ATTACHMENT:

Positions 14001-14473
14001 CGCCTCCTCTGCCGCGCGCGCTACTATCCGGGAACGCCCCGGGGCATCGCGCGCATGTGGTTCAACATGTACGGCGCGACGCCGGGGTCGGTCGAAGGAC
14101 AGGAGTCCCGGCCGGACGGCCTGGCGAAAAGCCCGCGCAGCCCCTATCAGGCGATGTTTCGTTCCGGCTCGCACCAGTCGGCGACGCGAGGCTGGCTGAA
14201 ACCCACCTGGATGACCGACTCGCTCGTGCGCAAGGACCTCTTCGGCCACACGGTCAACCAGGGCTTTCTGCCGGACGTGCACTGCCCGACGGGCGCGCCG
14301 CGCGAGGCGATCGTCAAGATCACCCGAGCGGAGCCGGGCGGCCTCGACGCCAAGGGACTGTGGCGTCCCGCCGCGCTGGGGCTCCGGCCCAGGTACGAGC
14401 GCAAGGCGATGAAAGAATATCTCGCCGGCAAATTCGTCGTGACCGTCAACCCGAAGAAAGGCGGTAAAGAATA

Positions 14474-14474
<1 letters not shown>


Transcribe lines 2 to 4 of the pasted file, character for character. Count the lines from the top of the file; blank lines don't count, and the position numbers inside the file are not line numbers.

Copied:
14001 CGCCTCCTCTGCCGCGCGCGCTACTATCCGGGAACGCCCCGGGGCATCGCGCGCATGTGGTTCAACATGTACGGCGCGACGCCGGGGTCGGTCGAAGGAC
14101 AGGAGTCCCGGCCGGACGGCCTGGCGAAAAGCCCGCGCAGCCCCTATCAGGCGATGTTTCGTTCCGGCTCGCACCAGTCGGCGACGCGAGGCTGGCTGAA
14201 ACCCACCTGGATGACCGACTCGCTCGTGCGCAAGGACCTCTTCGGCCACACGGTCAACCAGGGCTTTCTGCCGGACGTGCACTGCCCGACGGGCGCGCCG